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372                The Loom of Language
Some are unchangeable, like what Others like this or that take endings
in agreement with the nouns they qualify or replace If so, the final vowel
is italicized to show that it is the masculine singular ending We then
have to choose from one of all four possible regular forms The tables
show which ones are irregular, and give appropriate forms in full
Corresponding to two singular demonstratives this and that of Anglo-
American, some British dialects have this, thai, and yon The three
grades of proximity in this series correspond roughly to the Latin sets
of which the masculine singular forms were hie, iste, ilk Two of them
went into partnership (cf this . here) with ecce (behold), which sur-
vives in the French cet (Latin ecce iste) and celle (ecce ilia)
Spanish and Portuguese preserve the threefold Latin Scots distinc-
tion- este, esta, estos, estas = this (the nearer one), ese, esa, esoe, esas
= that (the further), aquel, aquella, aquellos, aquettas = yon (remote
from both speaker and listener) All three sets can stand alone or with a
noun like our own corresponding pointer-words When they stand alone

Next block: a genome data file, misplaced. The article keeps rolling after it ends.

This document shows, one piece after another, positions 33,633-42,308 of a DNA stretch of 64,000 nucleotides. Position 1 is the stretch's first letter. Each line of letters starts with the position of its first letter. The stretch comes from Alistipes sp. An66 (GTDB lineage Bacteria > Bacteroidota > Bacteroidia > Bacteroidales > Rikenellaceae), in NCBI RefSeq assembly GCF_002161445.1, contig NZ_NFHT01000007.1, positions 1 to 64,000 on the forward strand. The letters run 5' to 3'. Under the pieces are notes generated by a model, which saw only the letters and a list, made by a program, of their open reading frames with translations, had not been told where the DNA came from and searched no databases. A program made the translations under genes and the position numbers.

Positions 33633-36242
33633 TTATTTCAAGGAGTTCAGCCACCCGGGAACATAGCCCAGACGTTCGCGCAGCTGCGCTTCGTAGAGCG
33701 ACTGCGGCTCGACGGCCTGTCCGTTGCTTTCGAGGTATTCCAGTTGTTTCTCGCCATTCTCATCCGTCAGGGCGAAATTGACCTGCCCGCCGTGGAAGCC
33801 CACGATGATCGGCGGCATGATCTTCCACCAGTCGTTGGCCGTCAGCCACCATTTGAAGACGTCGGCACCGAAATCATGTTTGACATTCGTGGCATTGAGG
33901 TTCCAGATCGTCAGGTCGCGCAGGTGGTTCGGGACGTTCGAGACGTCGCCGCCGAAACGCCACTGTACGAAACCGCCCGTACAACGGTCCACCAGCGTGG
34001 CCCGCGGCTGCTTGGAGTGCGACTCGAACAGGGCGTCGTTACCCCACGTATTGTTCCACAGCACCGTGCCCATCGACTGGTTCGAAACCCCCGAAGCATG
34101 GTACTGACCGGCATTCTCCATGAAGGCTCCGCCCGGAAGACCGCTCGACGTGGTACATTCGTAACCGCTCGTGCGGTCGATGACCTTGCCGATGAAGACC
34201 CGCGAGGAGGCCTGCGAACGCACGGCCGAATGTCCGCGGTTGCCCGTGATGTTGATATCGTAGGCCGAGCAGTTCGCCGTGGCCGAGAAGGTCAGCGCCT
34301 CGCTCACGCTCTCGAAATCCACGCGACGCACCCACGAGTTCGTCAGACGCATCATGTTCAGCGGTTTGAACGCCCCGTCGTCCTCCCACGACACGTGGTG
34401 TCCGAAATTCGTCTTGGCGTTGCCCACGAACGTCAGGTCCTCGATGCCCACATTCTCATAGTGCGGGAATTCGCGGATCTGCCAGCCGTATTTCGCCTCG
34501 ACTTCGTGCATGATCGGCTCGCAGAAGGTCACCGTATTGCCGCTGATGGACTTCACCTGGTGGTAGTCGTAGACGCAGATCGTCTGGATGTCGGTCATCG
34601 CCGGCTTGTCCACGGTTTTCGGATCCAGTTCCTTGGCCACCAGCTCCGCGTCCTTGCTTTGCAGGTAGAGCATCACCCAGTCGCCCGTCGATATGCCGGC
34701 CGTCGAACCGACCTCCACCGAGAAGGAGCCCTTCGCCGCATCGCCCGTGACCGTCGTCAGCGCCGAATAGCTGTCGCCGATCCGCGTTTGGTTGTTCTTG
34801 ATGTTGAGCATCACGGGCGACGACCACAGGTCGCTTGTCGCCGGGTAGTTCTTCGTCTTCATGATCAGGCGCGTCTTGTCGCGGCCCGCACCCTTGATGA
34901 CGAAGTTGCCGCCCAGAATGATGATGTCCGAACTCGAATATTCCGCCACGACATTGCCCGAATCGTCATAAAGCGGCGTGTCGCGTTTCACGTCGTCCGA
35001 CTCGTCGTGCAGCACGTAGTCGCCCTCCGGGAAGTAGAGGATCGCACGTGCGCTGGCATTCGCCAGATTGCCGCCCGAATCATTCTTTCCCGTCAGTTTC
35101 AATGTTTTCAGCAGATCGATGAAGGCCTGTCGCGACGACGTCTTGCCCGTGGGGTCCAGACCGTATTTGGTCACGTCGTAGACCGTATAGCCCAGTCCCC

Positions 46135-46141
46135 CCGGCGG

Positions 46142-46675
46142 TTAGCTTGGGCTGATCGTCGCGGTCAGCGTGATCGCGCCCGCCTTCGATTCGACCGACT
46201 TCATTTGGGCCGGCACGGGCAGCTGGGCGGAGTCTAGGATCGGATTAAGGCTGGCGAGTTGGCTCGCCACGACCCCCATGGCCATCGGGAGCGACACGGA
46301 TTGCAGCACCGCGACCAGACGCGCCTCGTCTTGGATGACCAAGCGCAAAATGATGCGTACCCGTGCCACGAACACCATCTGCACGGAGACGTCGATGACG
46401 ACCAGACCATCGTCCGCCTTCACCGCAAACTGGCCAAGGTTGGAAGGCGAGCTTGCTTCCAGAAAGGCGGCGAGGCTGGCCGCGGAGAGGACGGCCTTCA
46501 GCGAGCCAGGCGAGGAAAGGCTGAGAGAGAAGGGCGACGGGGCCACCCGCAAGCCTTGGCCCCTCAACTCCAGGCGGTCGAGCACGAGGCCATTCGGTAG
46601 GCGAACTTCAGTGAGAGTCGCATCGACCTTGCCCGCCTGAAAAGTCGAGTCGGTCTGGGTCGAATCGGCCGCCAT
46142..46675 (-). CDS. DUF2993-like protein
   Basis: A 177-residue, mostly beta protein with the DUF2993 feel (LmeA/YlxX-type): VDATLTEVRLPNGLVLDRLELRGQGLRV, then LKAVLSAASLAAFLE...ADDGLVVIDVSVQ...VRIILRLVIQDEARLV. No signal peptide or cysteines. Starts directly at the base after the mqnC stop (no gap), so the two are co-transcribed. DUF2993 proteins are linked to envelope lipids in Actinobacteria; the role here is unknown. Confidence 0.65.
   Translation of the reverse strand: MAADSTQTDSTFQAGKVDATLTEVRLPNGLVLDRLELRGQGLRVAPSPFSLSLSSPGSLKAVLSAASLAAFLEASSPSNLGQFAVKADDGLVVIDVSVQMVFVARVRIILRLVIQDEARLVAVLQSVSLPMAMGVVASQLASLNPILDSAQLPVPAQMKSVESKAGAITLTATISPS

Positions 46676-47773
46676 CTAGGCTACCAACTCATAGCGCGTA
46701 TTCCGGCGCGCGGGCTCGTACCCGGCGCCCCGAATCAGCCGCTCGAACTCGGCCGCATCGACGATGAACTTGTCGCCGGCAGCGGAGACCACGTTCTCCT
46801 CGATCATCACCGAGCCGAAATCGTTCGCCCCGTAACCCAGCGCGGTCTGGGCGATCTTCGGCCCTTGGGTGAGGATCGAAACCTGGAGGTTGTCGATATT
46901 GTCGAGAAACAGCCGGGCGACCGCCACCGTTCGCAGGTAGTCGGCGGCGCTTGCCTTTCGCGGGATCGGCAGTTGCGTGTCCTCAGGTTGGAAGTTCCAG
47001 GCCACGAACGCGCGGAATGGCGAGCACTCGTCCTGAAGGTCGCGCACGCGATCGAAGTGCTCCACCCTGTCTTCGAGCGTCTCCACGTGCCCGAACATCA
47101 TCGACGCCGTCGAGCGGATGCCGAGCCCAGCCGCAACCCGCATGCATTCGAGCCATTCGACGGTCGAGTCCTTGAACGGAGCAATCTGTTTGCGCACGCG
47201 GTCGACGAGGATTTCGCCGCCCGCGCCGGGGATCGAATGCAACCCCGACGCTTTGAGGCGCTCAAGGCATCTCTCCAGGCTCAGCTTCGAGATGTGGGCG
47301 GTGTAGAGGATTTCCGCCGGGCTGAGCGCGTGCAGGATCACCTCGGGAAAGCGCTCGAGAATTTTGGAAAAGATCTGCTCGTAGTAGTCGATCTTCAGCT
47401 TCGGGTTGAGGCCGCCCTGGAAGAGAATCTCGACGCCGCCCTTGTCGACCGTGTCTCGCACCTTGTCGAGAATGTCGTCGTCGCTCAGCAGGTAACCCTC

(as pronouns) they carry an accent, e g esta golondnna y aquella (this
swallow and yonder one) All three, like the article lo (p 357) have
neuter forms, esto, esos aquello, for comparable usage The corresponding
threefold set of Portuguese demonstratives are este (-a, ~es, -as), &se
(-a, -es, -as), aquele (-a, ~e$, -as) Spaniards like the Germans, reverse
the order for the fanner . the latter  este (the nearer) . . aquel
(the further) The Italian order quello . questo is the same as ours
The distinction between the adjective and pronoun equivalents of
thts-these and that-those in French involves much more than an accent
on paper Where we use them as adjectives the French put ce or cet
(masc sing), cette (fern sing) or ces (plur) in fiont of the noun, and a
(here) or Id (there) behind it, as in
ce petit paquet-ct this little parcel ce petit paquet-ld that little parcel
cette bouteille-ci this bottle               cette boutetlh-ld that bottle
ces pmres-ci           these pears              cei potres-ld         those pears
In colloquial French the Id combination has practically superseded
the ci form, and serves in either situation.
To translate the adjective this-these (in contradistinction to Uiat-those)
we can use the simpler from ce, etc, without -ci9 eg ce journal (this
newspaper), cet ouvner (this workman), cette jeune fille (this young
woman), ces instruments
Where we would say here or there is (was or were), look there goes or
lo and behold, French people use the invariant pointers voict or voild
Historically they are agglutinations between the singular imperative of